So how did the three local lenders, which easily make up 85% of the mortgage market in Singapore, fare in the first half of 2019? We know there had been many rounds of mortgage peg increments earlier in the year which is tracked and reported in our blog here at MortgageWise.sg. As a result, the banks have continued to build on the momentum of interest rate uptrend since 2018 and raised lending rates faster than deposit rates or cost of funds leading to widening of interest spreads or NIM (net interest margin). Take for example the case of DBS, after doing a 10-basis point jump in full year 2018 NIM from 1.75 to 1.85 by end of Dec 2018, 2019 quarter two’s NIM has went up further to 1.91 – the highest amongst the three local banks. This is not surprising as we have said many times in this blog DBS has the most control on interest margins where all housing loans are pegged to their proprietary FHR (fixed deposit home rate) mortgage pegs set and adjusted by the bank. They also have the lowest cost base from the huge CASA (current account, savings account) deposits from their POSB franchise – accounting for 89% of their Sing dollar funding (see above, $141.77b out of $159.55b). On the contrary, fixed deposits form close to half of the funding source for both OCBC and UOB home loans which is very likely the reason why both banks have withdrawn the FDR pegs some time ago.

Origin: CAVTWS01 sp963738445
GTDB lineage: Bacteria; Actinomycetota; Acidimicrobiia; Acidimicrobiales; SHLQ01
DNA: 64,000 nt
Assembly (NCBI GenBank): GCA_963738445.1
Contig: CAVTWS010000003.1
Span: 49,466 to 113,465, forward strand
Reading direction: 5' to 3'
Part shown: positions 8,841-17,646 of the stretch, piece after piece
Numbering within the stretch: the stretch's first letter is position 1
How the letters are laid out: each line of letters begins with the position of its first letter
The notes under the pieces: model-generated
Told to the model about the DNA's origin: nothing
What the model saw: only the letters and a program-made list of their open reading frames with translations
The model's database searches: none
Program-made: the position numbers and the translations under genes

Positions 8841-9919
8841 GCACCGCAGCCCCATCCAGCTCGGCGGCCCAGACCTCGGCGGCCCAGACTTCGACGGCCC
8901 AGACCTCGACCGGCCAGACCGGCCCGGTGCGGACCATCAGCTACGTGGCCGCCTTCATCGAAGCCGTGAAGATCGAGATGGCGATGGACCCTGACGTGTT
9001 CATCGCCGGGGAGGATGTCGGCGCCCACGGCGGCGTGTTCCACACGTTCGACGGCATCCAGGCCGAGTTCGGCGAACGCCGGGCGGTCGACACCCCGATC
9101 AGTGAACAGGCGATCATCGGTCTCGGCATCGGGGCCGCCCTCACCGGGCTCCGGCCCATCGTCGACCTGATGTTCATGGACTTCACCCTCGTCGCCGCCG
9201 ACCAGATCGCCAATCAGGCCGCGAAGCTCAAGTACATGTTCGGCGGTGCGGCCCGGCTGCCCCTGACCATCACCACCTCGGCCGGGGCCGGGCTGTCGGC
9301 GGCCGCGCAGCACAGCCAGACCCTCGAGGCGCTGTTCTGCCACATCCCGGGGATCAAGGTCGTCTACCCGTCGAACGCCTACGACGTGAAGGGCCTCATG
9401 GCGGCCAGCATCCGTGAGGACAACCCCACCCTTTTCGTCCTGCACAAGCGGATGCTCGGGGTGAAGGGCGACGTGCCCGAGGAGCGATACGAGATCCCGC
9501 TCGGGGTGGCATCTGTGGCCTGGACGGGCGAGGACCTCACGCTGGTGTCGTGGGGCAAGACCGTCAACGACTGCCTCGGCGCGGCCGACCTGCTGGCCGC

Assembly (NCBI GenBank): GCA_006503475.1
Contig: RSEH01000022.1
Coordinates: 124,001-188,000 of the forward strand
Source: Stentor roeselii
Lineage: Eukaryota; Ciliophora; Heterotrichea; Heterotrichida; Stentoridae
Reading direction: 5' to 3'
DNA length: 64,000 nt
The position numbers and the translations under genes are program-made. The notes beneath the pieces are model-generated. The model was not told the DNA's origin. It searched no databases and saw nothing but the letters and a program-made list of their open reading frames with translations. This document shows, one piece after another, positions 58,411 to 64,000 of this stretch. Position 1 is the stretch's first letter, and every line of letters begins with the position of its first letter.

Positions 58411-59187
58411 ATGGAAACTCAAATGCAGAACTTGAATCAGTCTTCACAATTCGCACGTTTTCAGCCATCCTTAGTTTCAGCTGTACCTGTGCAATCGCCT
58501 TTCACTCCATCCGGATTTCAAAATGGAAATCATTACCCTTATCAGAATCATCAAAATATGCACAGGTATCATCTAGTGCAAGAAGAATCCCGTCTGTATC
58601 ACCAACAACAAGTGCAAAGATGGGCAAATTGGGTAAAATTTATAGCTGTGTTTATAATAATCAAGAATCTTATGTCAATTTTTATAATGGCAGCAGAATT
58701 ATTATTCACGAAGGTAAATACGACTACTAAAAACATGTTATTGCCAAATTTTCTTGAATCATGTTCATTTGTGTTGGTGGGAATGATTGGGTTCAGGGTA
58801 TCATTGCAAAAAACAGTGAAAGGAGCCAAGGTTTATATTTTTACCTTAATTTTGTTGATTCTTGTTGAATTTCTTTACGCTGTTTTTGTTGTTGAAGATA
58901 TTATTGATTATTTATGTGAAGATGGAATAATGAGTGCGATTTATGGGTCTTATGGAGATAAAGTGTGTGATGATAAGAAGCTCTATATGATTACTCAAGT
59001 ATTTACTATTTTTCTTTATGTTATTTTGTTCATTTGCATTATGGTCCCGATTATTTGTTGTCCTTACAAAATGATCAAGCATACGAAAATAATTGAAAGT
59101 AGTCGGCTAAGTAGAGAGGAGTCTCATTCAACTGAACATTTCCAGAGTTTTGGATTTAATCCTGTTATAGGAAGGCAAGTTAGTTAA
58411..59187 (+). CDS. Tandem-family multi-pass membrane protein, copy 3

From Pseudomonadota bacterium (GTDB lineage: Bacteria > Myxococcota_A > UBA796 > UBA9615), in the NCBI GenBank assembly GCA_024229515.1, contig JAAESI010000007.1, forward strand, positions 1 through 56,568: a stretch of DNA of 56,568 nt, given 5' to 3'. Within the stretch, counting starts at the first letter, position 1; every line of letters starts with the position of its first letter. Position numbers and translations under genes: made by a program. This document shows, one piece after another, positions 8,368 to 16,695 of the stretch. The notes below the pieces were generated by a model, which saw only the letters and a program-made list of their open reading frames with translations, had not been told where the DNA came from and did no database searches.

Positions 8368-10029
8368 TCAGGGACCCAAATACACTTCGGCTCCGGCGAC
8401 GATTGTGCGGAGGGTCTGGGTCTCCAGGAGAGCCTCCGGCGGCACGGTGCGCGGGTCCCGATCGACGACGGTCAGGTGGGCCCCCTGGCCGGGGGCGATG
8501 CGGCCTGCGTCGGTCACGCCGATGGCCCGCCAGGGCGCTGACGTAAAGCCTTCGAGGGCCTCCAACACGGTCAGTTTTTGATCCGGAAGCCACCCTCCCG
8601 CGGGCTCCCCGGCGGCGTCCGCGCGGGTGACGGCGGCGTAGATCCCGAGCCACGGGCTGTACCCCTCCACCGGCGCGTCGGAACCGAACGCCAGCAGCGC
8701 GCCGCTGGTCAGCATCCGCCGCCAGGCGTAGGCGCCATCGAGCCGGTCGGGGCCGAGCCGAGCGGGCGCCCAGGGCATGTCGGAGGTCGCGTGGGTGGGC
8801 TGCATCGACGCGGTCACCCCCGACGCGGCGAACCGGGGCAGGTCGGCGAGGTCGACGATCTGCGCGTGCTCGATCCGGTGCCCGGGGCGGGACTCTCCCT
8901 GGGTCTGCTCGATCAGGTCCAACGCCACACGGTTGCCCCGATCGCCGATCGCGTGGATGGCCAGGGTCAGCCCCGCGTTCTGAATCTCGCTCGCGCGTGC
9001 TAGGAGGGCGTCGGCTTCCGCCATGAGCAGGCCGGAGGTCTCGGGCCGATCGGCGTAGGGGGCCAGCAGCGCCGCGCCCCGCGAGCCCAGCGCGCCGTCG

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We do note however that UOB’s NIM has gone down by two basis points in the latest quarter, when compared to their full year 2018’s NIM. But it is also the only bank to have held on and grew its mortgage books marginally whereas both DBS and OCBC have lost ground in terms of market share most likely to foreign lenders who have muscled in on mortgage business this year, especially the likes of HSBC, SCB and CIMB.